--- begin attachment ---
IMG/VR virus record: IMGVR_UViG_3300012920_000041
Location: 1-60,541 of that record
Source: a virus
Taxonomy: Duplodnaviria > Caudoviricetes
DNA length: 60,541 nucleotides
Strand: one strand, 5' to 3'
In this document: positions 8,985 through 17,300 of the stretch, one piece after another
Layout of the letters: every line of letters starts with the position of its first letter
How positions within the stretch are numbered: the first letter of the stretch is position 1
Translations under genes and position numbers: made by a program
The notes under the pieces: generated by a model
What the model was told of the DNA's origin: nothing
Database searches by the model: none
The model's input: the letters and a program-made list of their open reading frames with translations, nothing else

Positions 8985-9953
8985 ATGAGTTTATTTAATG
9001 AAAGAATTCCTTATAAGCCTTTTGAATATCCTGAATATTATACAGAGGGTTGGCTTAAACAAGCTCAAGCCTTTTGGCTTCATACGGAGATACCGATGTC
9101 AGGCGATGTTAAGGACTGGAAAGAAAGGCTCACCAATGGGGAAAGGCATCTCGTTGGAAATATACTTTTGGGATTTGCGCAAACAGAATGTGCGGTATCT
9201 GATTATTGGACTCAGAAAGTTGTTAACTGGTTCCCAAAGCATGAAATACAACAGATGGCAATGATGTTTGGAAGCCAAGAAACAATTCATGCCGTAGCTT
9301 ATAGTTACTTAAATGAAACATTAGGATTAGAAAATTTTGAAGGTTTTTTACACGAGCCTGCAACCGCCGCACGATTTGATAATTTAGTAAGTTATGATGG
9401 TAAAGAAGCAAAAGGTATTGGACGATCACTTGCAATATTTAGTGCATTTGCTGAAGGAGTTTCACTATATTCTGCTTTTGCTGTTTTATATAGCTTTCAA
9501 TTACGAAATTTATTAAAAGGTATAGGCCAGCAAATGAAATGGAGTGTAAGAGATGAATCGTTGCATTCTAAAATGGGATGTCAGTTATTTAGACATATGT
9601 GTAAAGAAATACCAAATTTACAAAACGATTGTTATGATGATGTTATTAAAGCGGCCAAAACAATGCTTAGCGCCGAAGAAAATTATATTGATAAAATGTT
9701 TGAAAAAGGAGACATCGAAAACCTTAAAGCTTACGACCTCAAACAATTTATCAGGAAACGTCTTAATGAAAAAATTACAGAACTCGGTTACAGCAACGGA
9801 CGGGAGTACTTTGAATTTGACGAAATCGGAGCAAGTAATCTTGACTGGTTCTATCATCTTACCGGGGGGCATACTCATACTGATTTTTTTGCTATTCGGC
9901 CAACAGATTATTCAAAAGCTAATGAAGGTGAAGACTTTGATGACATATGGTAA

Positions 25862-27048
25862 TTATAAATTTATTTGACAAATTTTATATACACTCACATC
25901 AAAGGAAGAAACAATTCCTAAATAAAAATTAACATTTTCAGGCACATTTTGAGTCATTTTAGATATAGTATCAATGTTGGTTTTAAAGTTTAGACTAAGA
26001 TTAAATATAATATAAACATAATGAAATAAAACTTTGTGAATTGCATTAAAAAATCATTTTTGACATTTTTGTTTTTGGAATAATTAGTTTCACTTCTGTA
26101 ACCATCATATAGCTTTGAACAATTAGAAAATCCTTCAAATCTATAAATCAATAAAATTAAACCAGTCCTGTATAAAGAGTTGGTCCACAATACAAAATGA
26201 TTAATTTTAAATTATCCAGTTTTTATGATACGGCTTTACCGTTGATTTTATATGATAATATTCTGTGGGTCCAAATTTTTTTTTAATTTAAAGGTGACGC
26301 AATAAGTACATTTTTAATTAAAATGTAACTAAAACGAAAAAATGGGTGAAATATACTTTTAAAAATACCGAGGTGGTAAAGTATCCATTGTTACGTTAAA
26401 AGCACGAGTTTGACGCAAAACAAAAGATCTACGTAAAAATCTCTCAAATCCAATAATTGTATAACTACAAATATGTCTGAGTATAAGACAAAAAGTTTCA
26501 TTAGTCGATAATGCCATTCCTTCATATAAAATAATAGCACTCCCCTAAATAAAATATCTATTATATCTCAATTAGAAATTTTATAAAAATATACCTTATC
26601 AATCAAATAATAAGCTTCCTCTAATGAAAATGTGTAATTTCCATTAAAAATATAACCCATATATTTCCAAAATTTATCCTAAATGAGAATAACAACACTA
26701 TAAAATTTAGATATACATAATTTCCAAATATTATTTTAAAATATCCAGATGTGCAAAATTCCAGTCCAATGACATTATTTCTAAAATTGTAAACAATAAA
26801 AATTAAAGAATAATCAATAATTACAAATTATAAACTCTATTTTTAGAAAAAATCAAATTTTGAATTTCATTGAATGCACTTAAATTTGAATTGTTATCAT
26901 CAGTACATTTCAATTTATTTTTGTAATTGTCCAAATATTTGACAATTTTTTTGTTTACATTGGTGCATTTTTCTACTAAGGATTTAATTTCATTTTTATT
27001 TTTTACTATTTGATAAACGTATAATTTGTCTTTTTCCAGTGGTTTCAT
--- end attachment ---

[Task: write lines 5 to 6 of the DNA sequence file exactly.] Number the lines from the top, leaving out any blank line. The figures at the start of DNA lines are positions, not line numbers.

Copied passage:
DNA length: 60,541 nucleotides
Strand: one strand, 5' to 3'